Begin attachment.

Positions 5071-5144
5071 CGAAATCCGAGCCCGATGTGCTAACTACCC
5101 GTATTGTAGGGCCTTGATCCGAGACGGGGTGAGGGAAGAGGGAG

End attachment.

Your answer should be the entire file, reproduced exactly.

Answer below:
Positions 5071-5144
5071 CGAAATCCGAGCCCGATGTGCTAACTACCC
5101 GTATTGTAGGGCCTTGATCCGAGACGGGGTGAGGGAAGAGGGAG